News World Darwin man recognises relative pulled from rubble

Darwin man recognises relative pulled from rubble

It's like a dream for me," says Fursangbu Sherpa about the death of his brother-in-law in Nepal.
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In a video posted on social media Darwin man Fursangbu Sherpa recognised his brother-in-law being pulled from the rubble in Kathmandu.

“I called my family. But they didn’t tell me the truth,” he said.

“Later one of my family members called me and told me he passed away in hospital because there weren’t enough doctors or nurses to look after all the patients.”

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Hospitals in Nepal are struggling to treat thousands of injured earthquake survivors, as the country’s national disaster management chief raised the official death toll to 3,218 on Monday.

Aftershocks continue to jolt Kathmandu and surrounding areas in the wake of Saturday’s magnitude-7.8 earthquake.

It emerged Mr Sherpa’s brother-in-law was trapped in the house for eight gruelling hours before he was dragged from the collapsed building early on Sunday morning.

Mr Sherpa said his brother-in-law was still alive when he was pulled out.

“He was okay, he was still talking after the rescue.

“He was saying to my sister, ‘I’m going to die so you guys have to stay strong’.

“My sister was telling him, ‘No it’s okay, because you’ve been rescued and we have doctors and you’re in hospital’.”

Mr Sherpa said he felt the strong sense of helplessness and guilt that many in Darwin’s Nepalese community were also dealing with.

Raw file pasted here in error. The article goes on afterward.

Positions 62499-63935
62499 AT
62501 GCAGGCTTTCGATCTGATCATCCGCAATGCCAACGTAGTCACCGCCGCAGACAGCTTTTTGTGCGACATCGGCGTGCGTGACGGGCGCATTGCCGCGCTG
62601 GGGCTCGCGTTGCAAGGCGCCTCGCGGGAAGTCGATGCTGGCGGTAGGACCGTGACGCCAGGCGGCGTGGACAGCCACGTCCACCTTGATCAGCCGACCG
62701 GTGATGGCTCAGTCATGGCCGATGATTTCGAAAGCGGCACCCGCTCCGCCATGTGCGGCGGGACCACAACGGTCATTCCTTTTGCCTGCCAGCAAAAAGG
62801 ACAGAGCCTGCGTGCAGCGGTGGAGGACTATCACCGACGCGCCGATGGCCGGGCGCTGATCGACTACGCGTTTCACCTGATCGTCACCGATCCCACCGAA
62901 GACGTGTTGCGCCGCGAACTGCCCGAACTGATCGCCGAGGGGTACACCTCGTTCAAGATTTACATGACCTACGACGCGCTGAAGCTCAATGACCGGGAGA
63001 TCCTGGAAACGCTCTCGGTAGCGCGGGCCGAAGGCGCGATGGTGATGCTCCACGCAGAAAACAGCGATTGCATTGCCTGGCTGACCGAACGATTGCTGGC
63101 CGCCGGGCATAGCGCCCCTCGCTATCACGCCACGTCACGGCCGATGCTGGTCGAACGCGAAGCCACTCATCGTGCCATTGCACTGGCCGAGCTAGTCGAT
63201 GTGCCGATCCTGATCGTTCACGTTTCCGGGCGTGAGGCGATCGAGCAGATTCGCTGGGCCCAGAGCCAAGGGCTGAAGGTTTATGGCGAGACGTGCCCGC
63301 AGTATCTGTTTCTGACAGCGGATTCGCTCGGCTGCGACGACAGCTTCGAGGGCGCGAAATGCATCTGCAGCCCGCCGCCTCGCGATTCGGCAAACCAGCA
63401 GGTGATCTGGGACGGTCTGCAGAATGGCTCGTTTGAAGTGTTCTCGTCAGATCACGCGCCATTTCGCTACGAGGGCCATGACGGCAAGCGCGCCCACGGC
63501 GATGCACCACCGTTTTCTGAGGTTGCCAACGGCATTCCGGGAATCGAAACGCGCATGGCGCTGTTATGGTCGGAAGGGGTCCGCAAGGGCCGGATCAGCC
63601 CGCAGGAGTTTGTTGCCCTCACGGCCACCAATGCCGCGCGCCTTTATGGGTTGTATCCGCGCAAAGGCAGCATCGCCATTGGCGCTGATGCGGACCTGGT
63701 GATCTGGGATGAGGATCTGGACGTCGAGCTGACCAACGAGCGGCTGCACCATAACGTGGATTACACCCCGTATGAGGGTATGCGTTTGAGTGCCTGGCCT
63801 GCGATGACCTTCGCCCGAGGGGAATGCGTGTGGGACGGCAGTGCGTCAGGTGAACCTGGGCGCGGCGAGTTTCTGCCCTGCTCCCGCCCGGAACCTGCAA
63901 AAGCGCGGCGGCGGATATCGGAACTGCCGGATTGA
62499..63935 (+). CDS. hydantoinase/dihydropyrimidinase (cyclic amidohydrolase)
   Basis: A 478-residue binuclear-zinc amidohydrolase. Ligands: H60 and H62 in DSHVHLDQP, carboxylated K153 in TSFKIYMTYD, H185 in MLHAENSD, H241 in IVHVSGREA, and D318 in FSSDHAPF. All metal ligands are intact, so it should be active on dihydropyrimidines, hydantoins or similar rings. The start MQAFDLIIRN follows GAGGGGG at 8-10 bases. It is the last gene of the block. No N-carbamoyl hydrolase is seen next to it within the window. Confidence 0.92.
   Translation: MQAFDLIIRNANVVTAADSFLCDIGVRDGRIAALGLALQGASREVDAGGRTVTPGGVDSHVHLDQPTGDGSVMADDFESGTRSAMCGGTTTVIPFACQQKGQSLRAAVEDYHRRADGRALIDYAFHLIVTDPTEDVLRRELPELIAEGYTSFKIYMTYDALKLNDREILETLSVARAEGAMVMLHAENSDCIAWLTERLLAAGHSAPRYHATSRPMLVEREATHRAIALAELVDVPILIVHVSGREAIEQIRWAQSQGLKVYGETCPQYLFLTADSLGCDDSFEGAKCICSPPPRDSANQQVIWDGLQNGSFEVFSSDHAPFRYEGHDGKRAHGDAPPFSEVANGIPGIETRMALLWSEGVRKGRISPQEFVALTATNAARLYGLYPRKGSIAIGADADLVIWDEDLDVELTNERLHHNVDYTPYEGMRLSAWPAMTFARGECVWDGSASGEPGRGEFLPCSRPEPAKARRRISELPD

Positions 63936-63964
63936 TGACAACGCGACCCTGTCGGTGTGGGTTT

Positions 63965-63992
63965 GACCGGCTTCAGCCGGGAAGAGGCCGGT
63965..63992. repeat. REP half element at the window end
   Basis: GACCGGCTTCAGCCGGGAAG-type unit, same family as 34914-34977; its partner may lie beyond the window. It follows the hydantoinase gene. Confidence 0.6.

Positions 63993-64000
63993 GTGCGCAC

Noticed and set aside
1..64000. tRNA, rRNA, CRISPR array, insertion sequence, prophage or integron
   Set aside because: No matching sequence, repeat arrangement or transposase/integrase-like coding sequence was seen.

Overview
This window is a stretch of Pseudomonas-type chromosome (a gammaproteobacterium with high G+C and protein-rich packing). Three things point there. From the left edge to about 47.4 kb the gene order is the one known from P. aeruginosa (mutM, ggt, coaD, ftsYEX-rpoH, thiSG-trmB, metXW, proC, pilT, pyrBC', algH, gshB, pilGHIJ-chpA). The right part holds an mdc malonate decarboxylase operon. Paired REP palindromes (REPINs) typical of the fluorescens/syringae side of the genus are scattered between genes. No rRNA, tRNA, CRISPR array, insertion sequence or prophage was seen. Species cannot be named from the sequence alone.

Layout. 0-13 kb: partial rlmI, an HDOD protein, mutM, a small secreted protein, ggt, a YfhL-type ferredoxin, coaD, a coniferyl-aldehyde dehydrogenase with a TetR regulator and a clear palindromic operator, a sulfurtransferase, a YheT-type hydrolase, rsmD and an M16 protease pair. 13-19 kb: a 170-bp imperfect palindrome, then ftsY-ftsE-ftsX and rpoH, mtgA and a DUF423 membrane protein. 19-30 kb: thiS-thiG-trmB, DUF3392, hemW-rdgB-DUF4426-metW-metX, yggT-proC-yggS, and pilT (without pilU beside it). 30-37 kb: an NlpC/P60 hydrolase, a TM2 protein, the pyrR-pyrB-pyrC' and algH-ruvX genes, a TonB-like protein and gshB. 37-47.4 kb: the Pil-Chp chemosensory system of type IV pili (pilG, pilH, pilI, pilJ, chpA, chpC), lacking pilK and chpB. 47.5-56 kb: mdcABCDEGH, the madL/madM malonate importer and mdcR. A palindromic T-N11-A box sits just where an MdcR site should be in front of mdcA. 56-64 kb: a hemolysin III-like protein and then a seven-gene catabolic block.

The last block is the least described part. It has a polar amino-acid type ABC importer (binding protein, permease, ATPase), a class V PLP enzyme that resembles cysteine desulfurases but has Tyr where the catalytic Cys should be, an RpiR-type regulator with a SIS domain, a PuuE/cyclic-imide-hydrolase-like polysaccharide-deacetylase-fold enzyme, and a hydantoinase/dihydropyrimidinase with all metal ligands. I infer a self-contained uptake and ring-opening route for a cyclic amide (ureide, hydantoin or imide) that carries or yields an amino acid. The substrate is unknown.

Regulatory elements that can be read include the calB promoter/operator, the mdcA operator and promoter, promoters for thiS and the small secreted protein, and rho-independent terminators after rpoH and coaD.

“It’s like a dream for me,” Mr Sherpa said.

“I feel very disappointed. Sometimes I think, if I was there maybe I could do something.”

‘We need clothes, we need blankets’

The Northern Territory’s Nepalese community has been hit hard by the disaster, and many have relatives who have been affected.

Nitesh Pant from the Nepalese Association of the Northern Territory is organising a funding drive, and is calling for supplies, as well as volunteers.

“We need clothes, we need blankets, deli utensils, medicines,” he said.

The association was calling for volunteer medical workers to help in earthquake relief efforts and were working with the national association to send Australian doctors and nurses to Nepal.

“We immediately need health peoples,” Mr Pant said.

“Hospitals are packed out. People are giving treatment outside on the roads. It’s a chaotic scenario”

They were also talking with Malaysia Airlines and Silk Air to help them out with subsiding flights for medical volunteers.


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